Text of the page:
- Orientation information: Detailed orientation information lets users know their current location in relation to their surroundings. For example, “You are approaching the elevators.” Orientation information always includes reference to features in the physical environment and along the route such as pathways, landmarks, objects, decision points, and segments.
Whether your organization is at the grassroots level of creating accessibility in the workplace or it wishes to improve accessibility, Mapsted will provide the guidance and the tools to help you to succeed in this endeavor. Embracing inclusivity and accessibility will take your organization up the productivity ladder. We are here to provide the information and the technology necessary for creating a well-organized work environment optimized for inclusion and accessibility.
Mapsted has many technology solutions fitting for offices such as office hoteling. This concept allows you to reserve office space, meeting rooms as well as resources in advance, like you would book your ideal hotel room. Instead of being assigned a permanent work desk or following the first-come, first-serve rule when you arrive at the office, hoteling office space removes uncertainty and assures you get the space you desire.
Mapsted aims to make your office the most productive and inclusive it can be. We invite you to reach out to us today for a no-cost demo to show you how we can help!
Frequently Asked Questions
Q: How does accessibility technology help employees with disabilities?
A: With the help of technology, employees with disabilities can access information and resources that would otherwise be inaccessible to them. Accessibility technology also helps them move around easier, stay connected with colleagues and customers, and enables them to work more efficiently and productively.
Q: What are some examples of accessibility technologies used in the workplace?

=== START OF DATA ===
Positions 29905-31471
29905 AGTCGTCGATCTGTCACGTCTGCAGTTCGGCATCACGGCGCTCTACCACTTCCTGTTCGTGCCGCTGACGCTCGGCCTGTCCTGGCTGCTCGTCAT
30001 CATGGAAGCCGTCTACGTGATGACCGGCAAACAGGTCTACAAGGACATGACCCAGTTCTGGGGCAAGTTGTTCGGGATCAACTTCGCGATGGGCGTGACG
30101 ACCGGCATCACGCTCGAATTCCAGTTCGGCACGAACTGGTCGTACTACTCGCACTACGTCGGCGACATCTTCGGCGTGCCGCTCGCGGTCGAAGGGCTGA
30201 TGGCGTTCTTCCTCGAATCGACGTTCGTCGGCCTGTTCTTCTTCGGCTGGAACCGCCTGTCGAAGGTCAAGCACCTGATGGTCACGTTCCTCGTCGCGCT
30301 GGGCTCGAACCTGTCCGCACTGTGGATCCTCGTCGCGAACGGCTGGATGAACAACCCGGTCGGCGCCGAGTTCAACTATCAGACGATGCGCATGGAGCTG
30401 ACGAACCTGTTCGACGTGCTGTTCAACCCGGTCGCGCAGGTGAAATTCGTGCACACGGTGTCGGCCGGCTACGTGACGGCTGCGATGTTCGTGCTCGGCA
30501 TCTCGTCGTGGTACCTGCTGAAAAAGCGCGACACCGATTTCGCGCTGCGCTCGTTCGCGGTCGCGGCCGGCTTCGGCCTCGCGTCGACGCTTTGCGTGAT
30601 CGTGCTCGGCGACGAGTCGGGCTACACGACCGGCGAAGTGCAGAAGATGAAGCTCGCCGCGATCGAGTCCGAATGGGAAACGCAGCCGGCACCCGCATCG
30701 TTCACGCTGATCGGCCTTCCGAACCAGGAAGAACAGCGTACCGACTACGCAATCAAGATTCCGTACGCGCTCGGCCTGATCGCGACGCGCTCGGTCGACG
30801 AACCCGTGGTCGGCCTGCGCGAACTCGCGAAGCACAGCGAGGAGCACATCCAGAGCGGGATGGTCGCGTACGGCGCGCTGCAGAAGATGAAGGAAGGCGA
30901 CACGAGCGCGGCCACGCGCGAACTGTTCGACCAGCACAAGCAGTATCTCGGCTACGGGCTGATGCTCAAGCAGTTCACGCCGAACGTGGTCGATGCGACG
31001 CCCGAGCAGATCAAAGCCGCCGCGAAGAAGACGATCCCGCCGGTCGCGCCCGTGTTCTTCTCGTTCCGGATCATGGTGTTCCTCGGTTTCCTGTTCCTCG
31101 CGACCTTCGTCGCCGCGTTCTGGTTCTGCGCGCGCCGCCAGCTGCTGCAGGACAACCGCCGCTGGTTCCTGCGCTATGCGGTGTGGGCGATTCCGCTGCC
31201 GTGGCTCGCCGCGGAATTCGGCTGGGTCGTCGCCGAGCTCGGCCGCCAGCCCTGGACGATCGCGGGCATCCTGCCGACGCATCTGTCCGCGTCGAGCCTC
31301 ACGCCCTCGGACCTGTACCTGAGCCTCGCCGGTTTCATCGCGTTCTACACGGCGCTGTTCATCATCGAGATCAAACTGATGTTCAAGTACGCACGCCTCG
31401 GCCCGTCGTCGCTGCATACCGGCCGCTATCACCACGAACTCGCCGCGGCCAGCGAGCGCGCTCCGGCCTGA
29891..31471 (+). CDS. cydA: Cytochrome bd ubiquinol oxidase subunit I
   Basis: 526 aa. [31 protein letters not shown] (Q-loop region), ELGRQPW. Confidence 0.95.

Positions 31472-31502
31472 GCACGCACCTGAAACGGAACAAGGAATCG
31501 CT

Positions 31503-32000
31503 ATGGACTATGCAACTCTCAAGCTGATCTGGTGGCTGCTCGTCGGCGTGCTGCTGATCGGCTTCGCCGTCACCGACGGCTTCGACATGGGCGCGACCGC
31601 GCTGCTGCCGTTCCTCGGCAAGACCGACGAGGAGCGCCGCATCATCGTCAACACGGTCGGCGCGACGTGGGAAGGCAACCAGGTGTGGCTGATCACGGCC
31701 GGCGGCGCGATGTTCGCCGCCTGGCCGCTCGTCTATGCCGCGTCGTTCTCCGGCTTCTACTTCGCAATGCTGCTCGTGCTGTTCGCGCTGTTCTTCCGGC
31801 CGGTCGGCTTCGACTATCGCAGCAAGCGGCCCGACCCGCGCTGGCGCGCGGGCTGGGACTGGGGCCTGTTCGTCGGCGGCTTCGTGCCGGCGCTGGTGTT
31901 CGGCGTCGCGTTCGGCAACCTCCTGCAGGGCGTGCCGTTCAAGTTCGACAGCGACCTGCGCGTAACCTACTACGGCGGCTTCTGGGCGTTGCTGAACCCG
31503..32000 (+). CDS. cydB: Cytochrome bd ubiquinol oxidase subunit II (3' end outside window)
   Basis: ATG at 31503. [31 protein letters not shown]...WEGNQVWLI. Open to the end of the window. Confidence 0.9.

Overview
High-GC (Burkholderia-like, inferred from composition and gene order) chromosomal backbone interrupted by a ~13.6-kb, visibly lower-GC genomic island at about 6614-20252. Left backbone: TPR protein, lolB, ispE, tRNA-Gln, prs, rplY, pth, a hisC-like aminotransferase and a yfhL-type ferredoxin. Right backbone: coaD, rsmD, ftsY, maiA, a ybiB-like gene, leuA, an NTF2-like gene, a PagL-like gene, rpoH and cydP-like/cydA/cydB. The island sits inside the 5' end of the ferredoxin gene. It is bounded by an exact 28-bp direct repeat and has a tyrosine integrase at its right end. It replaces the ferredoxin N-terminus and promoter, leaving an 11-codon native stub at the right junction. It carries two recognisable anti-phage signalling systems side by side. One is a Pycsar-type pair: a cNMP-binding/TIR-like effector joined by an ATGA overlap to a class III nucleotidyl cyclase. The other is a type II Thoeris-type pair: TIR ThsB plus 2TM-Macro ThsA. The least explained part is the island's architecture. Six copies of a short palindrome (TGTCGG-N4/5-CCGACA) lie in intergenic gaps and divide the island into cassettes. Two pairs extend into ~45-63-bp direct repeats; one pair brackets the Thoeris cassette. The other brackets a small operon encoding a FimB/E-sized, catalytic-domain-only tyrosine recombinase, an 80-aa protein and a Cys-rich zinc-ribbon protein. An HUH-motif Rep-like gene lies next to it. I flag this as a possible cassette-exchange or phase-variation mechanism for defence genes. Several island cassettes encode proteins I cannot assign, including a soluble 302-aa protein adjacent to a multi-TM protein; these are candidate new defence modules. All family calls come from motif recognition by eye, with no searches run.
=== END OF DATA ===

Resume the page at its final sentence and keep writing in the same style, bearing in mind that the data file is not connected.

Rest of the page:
A: Examples of accessibility technologies used in the workplace include location mapping, screen readers, speech-to-text software, Braille displays and keyboards, switch controls and other ergonomic tools.
Q: How do employers benefit from using accessibility technology in their workplaces?
A: This technology can help employers provide a better working environment, increase employee productivity and engagement, and reduce costs associated with hiring and training new employees. By investing in accessibility technology, employers can ensure their workplace is welcoming to everyone and all employees have an equal opportunity to succeed.
Q: How can employers ensure their workplace is accessible for all employees?
A: From providing physical access to ensuring digital accessibility through software and technology, there are many ways employers can make sure their workplaces are accessible for all. Additionally, employers should also create policies promoting an inclusive environment and provide training on how to recognize and address any discriminatory behaviour or practices.
Q: What types of organizations can benefit from accessibility technology?
A: Accessibility technology can be a great asset for many types of organizations, from small businesses to large corporations. It can help make websites, apps and other digital products more accessible to people with disabilities and other impairments.